Conclusion

In conclusion, the veterans are very significant people in the society at large. This is because they ensure the security of the citizens of the whole country. Therefore, the VA should ensure that Veterans access quality health care service. Moreover, the health care services should be cost-effective and timely (Iglehart, 965). The VA health care system should collaborate with non-VA providers to ensure that the veterans obtain the health care services they need and at an appropriate time. In case the two bodies fail to coordinate, the veterans will be at risk of suffering unfavorable health outcomes. For instance, if they fail to coordinate, there may be unnecessary service duplication that is very costly on the side of the veterans. Again if critical clinical information is misrepresented between the VA and non-VA providers, the quality of health care may deteriorate adversely. Moreover, the VA officials should safeguard the safety and quality of services offered in the VA facilities. The initial claims of the outbreak of infectious disease in the VA facilities should be eliminated. Effective measures to avoid future outbreaks should be taken. The VA officials and employees should shun from malicious practice and ensure that the veterans are appropriately served.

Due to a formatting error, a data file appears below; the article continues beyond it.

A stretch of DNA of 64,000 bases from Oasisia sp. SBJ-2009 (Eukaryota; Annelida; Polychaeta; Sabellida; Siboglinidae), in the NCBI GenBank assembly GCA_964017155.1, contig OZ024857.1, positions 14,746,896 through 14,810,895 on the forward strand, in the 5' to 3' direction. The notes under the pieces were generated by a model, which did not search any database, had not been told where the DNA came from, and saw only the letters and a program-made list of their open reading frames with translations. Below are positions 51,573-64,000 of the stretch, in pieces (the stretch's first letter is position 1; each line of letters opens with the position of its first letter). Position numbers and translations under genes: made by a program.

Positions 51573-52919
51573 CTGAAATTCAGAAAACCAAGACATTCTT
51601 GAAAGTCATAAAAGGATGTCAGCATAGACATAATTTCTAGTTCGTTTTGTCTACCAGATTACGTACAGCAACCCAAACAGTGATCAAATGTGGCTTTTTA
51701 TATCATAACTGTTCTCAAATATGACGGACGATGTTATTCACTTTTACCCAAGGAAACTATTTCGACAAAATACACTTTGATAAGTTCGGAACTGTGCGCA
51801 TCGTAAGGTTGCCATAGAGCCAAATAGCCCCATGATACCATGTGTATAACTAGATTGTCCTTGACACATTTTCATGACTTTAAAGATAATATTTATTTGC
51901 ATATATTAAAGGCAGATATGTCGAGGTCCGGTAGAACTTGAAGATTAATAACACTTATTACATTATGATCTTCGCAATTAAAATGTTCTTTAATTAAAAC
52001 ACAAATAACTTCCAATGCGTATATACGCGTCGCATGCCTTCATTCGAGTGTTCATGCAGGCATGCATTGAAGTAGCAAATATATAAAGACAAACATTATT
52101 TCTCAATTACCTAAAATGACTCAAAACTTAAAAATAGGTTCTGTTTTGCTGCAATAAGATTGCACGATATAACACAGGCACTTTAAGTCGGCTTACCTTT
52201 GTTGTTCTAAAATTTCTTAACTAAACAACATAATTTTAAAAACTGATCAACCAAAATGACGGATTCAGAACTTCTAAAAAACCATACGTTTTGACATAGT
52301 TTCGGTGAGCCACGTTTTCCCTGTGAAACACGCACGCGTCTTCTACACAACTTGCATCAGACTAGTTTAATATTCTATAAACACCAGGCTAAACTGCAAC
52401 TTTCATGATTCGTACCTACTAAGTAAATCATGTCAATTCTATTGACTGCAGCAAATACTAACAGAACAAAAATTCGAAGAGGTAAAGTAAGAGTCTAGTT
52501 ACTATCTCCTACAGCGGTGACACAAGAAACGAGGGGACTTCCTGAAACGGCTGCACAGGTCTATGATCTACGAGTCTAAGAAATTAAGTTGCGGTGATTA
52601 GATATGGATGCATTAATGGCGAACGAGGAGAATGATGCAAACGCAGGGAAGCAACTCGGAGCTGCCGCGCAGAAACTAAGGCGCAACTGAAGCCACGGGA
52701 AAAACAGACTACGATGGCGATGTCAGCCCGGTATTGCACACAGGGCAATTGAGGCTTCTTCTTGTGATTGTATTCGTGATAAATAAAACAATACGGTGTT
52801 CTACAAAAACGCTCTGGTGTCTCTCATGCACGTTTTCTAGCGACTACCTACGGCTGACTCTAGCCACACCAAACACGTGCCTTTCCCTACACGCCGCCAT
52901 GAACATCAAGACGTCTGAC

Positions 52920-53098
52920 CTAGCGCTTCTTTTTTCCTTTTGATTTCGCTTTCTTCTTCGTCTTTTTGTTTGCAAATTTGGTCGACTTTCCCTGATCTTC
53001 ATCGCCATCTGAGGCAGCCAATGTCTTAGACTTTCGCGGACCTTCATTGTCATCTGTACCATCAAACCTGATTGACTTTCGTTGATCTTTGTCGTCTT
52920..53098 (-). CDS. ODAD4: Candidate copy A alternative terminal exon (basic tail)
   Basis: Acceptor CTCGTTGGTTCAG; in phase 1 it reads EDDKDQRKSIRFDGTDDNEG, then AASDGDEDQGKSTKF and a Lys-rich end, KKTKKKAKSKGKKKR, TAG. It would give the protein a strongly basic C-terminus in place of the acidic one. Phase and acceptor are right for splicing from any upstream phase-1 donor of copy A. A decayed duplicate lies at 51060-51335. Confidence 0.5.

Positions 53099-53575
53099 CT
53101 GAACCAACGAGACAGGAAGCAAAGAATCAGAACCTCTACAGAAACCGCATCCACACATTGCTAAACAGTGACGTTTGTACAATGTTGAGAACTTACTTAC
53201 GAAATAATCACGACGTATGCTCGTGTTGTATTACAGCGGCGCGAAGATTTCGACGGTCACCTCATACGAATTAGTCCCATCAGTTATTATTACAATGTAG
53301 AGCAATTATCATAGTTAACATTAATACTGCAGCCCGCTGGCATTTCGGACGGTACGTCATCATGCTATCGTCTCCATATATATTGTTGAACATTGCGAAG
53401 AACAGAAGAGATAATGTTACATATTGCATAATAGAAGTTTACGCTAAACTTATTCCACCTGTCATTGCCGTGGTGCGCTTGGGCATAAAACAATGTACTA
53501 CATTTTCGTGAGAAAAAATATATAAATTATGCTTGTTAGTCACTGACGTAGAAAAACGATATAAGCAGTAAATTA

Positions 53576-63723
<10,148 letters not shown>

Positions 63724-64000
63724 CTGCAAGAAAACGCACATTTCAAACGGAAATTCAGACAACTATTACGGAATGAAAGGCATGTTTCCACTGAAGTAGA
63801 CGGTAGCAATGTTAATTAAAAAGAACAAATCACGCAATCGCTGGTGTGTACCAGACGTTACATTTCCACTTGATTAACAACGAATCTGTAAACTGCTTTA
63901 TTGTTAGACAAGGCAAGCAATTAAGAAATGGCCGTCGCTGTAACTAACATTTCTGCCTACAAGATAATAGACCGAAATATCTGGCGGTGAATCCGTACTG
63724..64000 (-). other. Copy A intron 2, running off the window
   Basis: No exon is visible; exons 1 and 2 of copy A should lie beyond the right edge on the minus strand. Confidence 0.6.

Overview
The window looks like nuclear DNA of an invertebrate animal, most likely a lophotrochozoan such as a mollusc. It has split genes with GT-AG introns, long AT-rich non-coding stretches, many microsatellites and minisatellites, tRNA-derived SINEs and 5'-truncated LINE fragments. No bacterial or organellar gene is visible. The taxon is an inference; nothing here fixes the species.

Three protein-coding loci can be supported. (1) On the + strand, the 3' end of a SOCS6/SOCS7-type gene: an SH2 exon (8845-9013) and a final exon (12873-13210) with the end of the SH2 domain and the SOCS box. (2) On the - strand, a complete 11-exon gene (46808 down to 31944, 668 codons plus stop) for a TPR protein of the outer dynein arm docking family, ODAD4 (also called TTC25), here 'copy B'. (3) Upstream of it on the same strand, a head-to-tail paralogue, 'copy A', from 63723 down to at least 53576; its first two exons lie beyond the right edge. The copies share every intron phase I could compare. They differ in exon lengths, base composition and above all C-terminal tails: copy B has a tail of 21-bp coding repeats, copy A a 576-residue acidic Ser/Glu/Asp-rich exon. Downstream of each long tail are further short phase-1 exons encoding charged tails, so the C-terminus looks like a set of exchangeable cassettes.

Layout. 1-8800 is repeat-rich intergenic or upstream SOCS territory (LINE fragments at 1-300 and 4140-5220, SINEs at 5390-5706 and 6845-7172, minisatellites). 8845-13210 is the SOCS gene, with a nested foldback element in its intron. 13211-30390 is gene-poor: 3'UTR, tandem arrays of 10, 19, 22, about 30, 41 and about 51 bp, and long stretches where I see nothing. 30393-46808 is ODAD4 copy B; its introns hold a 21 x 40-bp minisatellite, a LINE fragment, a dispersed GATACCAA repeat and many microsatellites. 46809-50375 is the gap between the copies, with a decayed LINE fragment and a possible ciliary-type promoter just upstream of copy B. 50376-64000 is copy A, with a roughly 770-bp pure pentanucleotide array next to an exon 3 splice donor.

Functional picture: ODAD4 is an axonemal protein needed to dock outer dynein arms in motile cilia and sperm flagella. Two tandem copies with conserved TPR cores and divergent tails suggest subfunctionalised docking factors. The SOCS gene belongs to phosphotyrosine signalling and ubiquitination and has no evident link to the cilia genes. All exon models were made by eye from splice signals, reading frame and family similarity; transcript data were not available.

Works Cited

Dunn, Edward J., et al. “Medical team training: applying crew resource management in theVeterans Health Administration.” Joint Commission Journal on Quality and PatientSafety 33.6(2007): 317-325.

Iglehart, John K. “The American health care system: an introduction.” New England Journal of Medicine 326.14 (1992): 962-967.

Khuri, Shukri F., Jennifer Daley, and William G. Henderson. “The comparative assessment and improvement of the quality of surgical care in the Department of Veterans Affairs.” Archives of Surgery 137.1 (2002): 20-27.

Petersen, Laura A., et al. “Regionalization and the underuse of angiography in the Veterans Affairs Health Care System as compared with a fee-for-service system.” New England Journal of Medicine 348.22 (2003): 2209-2217.

Seal, Karen H., et al. “VA mental health services utilization in Iraq and Afghanistan veterans in the first year of receiving new mental health diagnoses.” Journal of traumatic stress 23.1 (2010): 5-16.